Preliminary experience with synchronized coronary sinus retroperfusion in humans.
Synchronized coronary sinus retroperfusion (SCSR) with arterial blood has been extensively tested in animals. This intervention offers temporary support to areas of ischemic myocardium while a method of definitive revascularization is being sought. The feasibility and safety of this procedure for patients with unstable angina was therefore tested. A No. 7F autoinflatable retroperfusion balloon catheter (USCI) was inserted percutaneously into the coronary sinus of the study patients. Arterial blood was obtained through a No. 8F catheter placed in the femoral artery. Arterial blood was infused in a retrograde fashion into the coronary venous system during cardiac diastole by means of a piston-driven pump that was electrocardiographically synchronized with the drainage of the venous system during systole. This procedure was performed in five patients with unstable angina refractory to maximum medical therapy. SCSR significantly decreased the frequency of anginal episodes and the requirement for antianginal medications. SCSR also provided time for patient stabilization before diagnostic cardiac catheterization or therapeutic intervention. This preliminary experience suggests that synchronized coronary sinus retroperfusion is a feasible and safe procedure. It can be performed at the bedside with no apparent adverse effects to the patient. Retroperfusion also appears to be effective in relieving ischemic symptoms as assessed by clinical parameters. Based on our preliminary experience, further delineation of its clinical applications is warranted.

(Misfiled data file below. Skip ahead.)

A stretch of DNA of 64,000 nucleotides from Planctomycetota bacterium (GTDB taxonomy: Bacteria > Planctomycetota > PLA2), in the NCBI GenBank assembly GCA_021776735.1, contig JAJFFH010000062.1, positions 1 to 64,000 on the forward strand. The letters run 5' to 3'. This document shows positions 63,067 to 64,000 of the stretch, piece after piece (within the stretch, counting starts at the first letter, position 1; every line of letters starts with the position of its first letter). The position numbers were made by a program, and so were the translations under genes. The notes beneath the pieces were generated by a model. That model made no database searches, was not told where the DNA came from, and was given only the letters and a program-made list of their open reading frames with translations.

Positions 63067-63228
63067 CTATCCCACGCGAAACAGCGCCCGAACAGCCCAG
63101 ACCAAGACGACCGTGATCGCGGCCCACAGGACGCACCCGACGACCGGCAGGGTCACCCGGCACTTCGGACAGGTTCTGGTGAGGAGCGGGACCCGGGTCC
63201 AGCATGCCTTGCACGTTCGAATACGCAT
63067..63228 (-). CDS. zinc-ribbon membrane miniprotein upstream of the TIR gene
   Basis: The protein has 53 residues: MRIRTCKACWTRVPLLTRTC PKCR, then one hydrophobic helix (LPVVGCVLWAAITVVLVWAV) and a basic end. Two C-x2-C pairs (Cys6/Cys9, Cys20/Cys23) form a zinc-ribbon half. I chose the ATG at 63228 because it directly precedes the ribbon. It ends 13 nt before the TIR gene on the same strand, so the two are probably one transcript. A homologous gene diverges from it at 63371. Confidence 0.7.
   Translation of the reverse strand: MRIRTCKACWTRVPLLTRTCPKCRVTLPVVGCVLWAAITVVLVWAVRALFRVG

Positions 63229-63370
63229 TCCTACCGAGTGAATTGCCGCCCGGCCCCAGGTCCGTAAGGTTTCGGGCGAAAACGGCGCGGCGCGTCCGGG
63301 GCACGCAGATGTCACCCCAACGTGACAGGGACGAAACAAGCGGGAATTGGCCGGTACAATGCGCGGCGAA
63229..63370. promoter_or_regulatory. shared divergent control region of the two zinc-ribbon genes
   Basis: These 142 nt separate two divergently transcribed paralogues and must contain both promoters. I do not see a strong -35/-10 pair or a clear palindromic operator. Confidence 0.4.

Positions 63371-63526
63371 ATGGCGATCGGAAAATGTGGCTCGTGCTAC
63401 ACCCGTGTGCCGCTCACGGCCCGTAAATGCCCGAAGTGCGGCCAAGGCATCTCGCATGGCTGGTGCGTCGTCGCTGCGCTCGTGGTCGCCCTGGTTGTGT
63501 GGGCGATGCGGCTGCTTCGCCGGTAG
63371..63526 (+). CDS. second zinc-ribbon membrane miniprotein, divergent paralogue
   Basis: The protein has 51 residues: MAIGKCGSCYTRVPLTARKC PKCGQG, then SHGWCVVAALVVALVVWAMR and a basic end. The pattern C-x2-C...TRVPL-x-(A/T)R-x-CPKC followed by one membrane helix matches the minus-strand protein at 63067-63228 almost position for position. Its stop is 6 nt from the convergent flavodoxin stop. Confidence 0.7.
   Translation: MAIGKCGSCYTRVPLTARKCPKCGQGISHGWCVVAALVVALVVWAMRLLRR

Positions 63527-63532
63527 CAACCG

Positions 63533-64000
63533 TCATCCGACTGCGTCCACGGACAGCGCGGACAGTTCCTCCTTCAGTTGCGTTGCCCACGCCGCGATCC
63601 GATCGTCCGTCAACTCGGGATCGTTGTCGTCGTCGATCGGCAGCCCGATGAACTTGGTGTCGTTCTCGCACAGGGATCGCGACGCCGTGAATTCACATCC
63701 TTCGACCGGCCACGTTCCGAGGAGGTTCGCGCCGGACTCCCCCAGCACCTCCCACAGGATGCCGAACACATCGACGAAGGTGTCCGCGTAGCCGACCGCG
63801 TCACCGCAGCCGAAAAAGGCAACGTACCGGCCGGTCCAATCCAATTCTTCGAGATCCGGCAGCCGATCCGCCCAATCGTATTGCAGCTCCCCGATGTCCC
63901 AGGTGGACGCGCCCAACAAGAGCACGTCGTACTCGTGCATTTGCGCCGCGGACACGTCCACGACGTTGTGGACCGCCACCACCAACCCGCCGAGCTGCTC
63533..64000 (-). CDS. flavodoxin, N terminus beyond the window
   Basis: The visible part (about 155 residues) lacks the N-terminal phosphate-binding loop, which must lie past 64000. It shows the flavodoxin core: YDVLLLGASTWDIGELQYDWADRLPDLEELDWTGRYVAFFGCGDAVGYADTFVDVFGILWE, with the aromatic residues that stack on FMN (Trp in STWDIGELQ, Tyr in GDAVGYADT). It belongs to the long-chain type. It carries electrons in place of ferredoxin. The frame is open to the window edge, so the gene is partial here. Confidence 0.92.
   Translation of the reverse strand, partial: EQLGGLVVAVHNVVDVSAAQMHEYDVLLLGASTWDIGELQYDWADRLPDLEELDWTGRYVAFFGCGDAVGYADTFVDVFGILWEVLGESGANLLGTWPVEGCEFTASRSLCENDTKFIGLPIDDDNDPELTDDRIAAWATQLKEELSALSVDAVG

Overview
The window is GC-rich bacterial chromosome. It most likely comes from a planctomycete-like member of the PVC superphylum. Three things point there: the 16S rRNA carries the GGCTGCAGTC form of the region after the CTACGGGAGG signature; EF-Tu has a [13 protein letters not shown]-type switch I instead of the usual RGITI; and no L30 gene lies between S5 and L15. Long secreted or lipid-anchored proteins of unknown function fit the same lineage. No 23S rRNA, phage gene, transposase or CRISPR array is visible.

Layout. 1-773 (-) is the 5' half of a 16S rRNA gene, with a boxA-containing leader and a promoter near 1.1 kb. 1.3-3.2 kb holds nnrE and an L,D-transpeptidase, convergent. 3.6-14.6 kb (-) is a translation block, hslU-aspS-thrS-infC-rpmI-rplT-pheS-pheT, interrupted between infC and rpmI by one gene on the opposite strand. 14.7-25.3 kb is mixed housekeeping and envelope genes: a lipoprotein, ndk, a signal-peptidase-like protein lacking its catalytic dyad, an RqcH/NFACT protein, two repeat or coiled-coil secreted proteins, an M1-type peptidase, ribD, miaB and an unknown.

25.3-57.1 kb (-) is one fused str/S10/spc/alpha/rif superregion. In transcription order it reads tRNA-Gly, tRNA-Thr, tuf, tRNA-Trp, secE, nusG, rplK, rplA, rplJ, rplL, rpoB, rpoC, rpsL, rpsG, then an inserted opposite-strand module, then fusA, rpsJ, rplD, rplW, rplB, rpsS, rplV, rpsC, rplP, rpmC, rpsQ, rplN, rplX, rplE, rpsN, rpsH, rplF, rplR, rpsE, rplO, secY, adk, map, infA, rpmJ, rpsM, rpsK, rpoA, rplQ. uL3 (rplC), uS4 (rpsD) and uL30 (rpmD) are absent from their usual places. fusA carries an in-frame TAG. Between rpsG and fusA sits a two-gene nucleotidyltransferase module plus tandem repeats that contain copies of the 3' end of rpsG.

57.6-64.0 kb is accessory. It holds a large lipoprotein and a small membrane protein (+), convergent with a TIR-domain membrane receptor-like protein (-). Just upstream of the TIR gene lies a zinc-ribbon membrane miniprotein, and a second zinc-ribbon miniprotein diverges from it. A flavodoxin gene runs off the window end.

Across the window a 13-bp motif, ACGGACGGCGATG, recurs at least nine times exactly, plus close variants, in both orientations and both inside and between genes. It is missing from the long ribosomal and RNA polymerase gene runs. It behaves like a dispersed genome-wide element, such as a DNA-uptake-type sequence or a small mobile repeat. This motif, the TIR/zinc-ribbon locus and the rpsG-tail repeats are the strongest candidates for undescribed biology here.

- Copyright © 1986 by American Heart Association